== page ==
Decorative inlay bandings are signature components of many different styles of furniture built in the 18th and 19th century. In this concise video overview, Jeff Williams, Irion Company’s inlay specialist, shows samples of the inlays he has made and discusses where and how they were used. There are many different styles featuring a wide assortment of wood species; mahogany, satinwood, cedar, ebony, and holly. Each of these samples where once part of the process of restoring a prized antique or in making a period correct reproduction of a historical masterpiece. Even if you never intend to be an inlay specialist, it’s hard not to be intrigued by the intricacy and beauty of each sample Jeff displays. — Keith (4.5 Minute Woodworking Video)
The Irion Company specializes in the restoration, conservation, and hand-made reproduction of American antique furniture from the 18th and 19th century. Jeff Williams specializes in period correct Federal style furniture with an emphasis on veneering, inlaying, and marquetry.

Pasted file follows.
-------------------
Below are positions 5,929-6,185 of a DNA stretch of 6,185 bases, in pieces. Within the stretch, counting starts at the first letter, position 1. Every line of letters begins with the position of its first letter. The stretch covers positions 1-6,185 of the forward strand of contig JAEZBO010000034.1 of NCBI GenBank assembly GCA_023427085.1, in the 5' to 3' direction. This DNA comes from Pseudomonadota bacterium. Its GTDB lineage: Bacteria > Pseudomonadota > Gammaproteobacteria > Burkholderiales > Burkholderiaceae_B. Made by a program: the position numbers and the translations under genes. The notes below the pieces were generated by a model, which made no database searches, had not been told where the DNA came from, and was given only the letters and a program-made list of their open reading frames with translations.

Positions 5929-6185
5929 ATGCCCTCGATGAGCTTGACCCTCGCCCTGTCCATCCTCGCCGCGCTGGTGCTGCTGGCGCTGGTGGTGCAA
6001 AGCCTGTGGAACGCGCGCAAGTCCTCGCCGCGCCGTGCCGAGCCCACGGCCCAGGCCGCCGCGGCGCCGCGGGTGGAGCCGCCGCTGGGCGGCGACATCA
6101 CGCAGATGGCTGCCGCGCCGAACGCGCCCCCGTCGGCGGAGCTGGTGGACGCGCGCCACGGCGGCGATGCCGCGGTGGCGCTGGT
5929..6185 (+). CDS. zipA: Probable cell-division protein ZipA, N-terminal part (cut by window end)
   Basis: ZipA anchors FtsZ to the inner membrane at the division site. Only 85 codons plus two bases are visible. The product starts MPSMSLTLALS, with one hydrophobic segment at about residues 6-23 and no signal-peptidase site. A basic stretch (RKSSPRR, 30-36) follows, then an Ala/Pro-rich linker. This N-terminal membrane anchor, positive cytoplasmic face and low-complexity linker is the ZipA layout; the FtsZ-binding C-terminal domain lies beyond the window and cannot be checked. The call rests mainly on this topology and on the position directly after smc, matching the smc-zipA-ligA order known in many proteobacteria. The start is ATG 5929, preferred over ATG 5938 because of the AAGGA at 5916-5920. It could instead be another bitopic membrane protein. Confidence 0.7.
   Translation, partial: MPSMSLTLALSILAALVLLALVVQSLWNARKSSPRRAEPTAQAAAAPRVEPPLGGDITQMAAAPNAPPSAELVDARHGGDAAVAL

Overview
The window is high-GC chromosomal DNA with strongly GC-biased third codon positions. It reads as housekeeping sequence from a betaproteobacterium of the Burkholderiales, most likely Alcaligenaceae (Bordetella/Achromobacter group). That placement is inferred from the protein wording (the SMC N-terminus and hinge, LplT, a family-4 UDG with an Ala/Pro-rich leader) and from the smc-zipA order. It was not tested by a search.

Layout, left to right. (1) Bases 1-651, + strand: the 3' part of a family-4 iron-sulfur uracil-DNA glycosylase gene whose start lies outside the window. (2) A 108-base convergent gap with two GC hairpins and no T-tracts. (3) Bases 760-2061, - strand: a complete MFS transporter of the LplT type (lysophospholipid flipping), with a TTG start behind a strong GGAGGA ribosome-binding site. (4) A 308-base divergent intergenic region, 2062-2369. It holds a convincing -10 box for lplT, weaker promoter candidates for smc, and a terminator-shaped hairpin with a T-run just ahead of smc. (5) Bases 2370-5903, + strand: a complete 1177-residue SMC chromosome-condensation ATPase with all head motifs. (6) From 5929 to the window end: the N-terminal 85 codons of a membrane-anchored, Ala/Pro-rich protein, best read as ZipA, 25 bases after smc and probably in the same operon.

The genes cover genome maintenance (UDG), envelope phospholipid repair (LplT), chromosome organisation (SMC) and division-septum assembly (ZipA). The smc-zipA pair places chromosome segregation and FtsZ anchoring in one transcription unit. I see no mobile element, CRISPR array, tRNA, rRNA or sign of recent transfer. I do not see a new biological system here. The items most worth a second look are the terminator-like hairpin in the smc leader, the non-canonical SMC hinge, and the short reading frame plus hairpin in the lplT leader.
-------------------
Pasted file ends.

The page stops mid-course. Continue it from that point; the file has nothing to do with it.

Amazing craftsmanship and a truck load of patience.
Nice variety of inlays! I’m really impressed, as the decorative inlays I’ve made always took a lot of time and patience — and I haven’t made any quite as detailed as some of them that Jeff had produced.
Thanks for video. Its inspiring me to tackle some decorative inlay project!
Does anyone know what the traditional name for a maker of inlays or his trade is/was, and was it a separate trade from cabinetmaking? Thanks. John
Keith’s Note: Good questino John. I’ll ask around too. But if viewers have any ideas, please comment here.
John – I’ve got an answer for you regarding what was the name given to the maker of inlay. Irion Company President Todd Felpel tells me that “The proper name used now and in the past was simply ‘inlaymaker'”. — Keith Cruickshank
I am really enjoying these dvds and learning a lot. Thanks. IC
Terrific video, thank you. I have had an interest in inlay for some time but could not imagine how the various pieces were assembled.
I had contemplated using inlays, however after seeing you video — It is the best, detail video that I have seen. Thanks for showing how to make the cutter, and also tapering the inlay string. Like others, I would also like to see how curves are done.